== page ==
Now, between these two lines, cut up the center, through the pocket and skirt (the piping piece is already cut, of course).  Cut up to approx. 1/2" from the end and then diagonally to the very end of your stitch line, forming a "v".

This "v" should be cut through the pocket and the skirt but not through the piping piece.  However, you should cut a 1/4" notch in the piping piece on both sides of the piping, near the ends of the pocket opening (i.e, from the piping edge to the stitch line -- see below).  This will allow the piping layer to fold flatter from the underside (hard to show; trust me on this).

Next, press open the seam between the piping and the skirt front on both sides of the pocket opening.  Don't worry about the little triangles at either end right now.  (You can now remove the basting that held the skirt to the top pocket; it's no longer needed.)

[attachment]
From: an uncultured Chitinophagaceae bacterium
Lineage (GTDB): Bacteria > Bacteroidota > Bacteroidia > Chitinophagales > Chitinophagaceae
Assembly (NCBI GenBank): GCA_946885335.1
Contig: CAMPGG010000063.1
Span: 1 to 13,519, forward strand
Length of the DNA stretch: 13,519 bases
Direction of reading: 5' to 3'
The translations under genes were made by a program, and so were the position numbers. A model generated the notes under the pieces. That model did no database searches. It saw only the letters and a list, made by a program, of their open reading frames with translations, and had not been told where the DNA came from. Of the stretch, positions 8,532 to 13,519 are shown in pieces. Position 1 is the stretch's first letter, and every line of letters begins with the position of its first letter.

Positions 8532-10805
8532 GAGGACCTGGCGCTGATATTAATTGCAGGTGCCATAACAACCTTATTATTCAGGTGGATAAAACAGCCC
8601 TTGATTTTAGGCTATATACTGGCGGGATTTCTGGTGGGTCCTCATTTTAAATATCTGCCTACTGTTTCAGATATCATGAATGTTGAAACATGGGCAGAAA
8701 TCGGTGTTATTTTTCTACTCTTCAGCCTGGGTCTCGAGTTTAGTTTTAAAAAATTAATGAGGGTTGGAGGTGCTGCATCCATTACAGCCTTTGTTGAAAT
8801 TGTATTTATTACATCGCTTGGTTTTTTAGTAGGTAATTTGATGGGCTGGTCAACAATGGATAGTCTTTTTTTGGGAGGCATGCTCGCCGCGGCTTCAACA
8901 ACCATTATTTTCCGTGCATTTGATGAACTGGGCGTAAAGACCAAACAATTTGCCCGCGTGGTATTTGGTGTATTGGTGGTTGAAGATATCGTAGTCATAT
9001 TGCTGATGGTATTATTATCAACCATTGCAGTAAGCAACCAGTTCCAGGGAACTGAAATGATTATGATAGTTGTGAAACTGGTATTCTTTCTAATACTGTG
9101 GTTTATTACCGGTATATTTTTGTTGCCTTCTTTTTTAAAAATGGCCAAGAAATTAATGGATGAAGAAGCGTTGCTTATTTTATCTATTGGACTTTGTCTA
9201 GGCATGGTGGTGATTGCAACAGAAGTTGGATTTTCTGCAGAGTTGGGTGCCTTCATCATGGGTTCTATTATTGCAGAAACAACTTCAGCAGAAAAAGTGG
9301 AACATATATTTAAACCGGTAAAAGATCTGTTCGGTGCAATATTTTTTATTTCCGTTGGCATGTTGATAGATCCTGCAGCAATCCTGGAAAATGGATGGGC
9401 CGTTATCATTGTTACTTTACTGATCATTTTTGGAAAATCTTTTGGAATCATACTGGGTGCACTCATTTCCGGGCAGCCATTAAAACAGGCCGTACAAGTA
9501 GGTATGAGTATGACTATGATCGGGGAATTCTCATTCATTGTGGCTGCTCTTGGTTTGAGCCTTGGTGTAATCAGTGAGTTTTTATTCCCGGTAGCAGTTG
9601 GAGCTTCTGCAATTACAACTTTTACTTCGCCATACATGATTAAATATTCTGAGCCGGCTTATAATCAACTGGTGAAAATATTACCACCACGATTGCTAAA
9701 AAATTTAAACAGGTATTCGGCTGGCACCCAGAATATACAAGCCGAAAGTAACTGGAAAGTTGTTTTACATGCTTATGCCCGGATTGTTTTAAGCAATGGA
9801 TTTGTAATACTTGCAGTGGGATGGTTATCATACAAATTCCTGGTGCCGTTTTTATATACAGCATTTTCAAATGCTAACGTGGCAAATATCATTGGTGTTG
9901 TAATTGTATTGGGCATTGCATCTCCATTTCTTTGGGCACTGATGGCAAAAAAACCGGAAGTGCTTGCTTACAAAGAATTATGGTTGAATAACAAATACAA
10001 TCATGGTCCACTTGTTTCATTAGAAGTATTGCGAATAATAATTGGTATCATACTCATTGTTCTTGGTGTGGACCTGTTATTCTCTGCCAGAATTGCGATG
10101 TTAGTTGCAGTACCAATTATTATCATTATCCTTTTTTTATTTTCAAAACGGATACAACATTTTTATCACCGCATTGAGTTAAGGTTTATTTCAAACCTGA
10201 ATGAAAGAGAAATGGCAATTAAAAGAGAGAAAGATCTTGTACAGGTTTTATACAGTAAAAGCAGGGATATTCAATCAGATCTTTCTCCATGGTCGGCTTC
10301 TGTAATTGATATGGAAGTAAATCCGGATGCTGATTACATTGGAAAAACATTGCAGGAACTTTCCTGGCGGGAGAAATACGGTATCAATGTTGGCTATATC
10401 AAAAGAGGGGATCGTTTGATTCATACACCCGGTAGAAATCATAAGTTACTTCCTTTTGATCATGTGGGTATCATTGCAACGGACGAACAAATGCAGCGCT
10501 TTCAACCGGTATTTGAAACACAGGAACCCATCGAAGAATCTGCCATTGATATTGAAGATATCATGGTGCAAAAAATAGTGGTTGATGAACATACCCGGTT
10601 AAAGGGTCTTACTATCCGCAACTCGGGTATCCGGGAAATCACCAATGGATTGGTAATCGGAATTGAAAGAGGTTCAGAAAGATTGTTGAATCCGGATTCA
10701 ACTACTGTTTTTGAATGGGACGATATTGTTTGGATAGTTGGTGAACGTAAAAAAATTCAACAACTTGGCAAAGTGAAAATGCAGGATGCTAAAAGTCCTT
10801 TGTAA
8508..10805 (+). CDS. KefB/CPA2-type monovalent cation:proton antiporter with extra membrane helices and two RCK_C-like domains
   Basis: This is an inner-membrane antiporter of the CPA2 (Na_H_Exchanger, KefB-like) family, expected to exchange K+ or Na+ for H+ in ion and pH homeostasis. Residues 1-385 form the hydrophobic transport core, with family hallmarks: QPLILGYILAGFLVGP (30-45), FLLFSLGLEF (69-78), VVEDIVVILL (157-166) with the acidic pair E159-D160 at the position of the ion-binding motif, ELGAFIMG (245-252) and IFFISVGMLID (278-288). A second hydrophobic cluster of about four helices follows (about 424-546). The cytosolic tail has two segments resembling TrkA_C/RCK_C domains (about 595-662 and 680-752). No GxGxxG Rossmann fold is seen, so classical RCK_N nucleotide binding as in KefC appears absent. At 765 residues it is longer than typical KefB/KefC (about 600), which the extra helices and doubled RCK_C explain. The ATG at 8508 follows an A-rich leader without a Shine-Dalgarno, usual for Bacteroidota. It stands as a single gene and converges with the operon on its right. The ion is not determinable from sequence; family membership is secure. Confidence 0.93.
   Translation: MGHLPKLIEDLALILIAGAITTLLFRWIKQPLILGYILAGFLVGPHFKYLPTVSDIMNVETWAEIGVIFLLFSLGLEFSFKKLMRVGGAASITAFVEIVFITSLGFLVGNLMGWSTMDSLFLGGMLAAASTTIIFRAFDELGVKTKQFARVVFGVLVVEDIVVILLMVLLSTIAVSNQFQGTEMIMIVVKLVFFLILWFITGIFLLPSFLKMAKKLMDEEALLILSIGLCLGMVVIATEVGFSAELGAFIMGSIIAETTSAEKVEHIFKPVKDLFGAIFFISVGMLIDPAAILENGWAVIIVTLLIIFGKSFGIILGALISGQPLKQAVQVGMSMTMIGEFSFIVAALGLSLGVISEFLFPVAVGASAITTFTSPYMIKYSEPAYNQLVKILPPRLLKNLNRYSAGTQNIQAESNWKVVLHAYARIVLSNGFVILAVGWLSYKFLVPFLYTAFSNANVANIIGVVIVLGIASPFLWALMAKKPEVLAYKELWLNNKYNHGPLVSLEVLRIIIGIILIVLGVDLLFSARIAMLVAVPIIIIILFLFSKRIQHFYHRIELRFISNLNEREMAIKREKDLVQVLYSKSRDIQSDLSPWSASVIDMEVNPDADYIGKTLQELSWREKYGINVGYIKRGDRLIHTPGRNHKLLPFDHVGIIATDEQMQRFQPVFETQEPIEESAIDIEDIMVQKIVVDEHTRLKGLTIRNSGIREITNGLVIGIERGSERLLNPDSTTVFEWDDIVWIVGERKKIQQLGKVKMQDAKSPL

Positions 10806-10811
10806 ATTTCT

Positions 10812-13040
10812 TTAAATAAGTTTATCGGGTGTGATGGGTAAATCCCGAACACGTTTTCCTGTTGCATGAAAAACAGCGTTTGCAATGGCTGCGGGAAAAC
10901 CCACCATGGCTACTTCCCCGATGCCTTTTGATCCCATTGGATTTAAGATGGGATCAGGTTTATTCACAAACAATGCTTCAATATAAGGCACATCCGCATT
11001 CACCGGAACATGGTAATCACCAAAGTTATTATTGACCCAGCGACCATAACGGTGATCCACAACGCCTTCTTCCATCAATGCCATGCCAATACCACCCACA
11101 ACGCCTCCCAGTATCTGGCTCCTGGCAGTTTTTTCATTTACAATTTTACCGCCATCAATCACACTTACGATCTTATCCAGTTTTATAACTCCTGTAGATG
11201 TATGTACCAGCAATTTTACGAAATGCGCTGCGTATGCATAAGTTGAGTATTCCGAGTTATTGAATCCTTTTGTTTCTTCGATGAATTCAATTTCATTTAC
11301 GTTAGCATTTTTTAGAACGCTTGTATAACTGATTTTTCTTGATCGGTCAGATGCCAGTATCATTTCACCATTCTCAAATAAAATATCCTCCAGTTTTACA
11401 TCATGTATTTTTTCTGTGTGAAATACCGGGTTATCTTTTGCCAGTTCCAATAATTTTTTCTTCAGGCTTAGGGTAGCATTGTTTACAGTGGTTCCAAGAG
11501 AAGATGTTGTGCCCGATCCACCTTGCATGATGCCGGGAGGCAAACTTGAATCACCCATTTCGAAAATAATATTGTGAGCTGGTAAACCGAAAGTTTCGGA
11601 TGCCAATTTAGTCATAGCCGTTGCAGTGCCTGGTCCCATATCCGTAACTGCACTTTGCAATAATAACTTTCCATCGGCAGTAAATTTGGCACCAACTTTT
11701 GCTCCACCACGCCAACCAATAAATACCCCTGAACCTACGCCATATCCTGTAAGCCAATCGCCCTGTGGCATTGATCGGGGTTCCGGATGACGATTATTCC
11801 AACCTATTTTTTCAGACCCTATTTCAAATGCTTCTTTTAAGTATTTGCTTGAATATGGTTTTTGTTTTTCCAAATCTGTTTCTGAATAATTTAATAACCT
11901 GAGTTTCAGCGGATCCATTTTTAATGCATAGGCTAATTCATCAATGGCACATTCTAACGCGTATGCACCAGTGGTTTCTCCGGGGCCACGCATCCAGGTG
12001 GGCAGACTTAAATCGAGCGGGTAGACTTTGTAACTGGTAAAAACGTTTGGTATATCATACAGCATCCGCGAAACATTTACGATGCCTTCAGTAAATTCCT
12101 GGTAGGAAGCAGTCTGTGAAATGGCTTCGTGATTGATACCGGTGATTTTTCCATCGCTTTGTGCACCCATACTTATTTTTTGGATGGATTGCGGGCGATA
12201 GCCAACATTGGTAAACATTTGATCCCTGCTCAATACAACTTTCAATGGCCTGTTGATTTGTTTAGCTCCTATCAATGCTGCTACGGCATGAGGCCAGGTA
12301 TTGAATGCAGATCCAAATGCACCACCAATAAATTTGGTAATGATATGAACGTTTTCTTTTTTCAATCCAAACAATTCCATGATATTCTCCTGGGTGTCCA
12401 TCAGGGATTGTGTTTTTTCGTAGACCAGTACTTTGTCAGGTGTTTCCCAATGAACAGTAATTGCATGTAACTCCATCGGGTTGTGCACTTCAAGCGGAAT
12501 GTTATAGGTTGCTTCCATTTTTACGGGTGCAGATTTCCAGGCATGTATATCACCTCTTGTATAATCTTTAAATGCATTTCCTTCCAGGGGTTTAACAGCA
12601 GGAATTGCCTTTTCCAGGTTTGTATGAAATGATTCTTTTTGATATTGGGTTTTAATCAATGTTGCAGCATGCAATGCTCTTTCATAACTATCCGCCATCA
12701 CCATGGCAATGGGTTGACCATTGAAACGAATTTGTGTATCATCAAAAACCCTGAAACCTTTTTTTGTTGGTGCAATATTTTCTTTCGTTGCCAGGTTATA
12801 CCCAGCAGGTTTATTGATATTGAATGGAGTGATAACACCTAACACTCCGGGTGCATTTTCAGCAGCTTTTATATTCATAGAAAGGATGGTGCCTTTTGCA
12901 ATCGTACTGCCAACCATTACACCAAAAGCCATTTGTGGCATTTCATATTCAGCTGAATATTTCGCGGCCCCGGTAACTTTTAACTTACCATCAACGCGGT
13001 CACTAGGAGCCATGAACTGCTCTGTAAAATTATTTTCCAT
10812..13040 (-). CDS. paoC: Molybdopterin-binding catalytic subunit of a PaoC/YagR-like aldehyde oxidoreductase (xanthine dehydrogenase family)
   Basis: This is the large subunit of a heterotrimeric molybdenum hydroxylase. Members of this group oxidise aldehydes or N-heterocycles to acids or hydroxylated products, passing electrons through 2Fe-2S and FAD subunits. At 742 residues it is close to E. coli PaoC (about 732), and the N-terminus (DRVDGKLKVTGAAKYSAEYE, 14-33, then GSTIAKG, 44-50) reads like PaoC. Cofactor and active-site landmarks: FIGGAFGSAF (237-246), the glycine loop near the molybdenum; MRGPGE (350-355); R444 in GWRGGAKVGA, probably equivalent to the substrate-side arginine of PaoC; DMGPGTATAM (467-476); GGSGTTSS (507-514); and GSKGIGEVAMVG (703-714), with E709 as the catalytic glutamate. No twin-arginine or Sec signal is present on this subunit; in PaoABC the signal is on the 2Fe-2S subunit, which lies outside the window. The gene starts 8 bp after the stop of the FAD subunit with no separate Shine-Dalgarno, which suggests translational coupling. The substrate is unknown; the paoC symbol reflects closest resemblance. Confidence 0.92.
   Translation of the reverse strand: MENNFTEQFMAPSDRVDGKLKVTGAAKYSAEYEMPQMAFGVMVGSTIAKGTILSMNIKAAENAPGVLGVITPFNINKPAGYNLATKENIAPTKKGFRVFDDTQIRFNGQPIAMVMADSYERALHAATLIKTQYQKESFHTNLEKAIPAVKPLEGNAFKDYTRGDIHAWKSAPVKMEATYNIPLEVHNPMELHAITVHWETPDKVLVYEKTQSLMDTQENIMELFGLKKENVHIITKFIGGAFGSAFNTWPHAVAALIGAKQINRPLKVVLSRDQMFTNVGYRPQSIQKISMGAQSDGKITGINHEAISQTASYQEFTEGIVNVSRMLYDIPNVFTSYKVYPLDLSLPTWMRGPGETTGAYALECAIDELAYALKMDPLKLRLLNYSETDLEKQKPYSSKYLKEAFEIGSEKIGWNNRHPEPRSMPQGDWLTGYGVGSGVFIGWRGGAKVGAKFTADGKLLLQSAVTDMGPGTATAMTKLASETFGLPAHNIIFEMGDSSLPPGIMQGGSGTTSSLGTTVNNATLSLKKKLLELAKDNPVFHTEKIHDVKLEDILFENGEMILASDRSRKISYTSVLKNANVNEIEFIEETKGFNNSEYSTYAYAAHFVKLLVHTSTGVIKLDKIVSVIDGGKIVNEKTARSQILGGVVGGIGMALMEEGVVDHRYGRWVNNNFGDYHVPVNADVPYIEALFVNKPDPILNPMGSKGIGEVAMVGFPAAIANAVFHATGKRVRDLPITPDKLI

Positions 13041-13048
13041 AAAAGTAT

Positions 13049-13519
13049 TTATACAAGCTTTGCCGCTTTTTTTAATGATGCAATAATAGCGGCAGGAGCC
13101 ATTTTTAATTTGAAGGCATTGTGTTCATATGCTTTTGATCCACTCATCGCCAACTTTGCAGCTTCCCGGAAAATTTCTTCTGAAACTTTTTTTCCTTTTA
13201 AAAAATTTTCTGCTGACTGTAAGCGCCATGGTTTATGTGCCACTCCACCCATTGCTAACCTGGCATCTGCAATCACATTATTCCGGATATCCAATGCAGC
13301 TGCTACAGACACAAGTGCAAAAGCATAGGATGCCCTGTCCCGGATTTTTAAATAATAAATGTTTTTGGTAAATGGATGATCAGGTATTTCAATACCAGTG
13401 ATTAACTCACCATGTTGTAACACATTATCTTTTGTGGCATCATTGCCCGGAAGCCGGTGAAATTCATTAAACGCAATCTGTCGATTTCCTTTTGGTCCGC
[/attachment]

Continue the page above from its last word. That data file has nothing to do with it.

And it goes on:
Next, from the right side of your skirt, carefully fold your piping over the open seam on each side. (You're turning and folding the piping, pulling it gently through the pocket opening you just cut.)  You will stitch the piping in place with a prick-type stitch directly in the ditch formed between the piping and the skirt.  Stitch each side separately, being careful to keep the piping width the same on both sides -- approximately 1/4" wide.  As you stitch, you should be able to feel the open seam over which you're folding the piping.  Keep that seam open and flat.

On the left side, the piping is formed and being stitched in place; the right side remains unfolded.

When both sides are completed, hand baste the piping closed.  It will remained closed until the skirt is finished.

Now you can tuck the triangular ends under (a point presser is a good tool for this step).  From the underside of the pocket, stitch the triangular ends to the part of the piping piece that extends beyond it.

Next, go to your machine, turn the loose edge of the piping piece (that faces the center of the skirt) under 1/4" and edgestitch it down.  (Then turn the corner at the bottom and edgestitch to the pocket slit -- not shown in photo.)  This will form the facing for the top of the pocket (It's why we placed the wider side of the piping piece toward the center of the skirt,).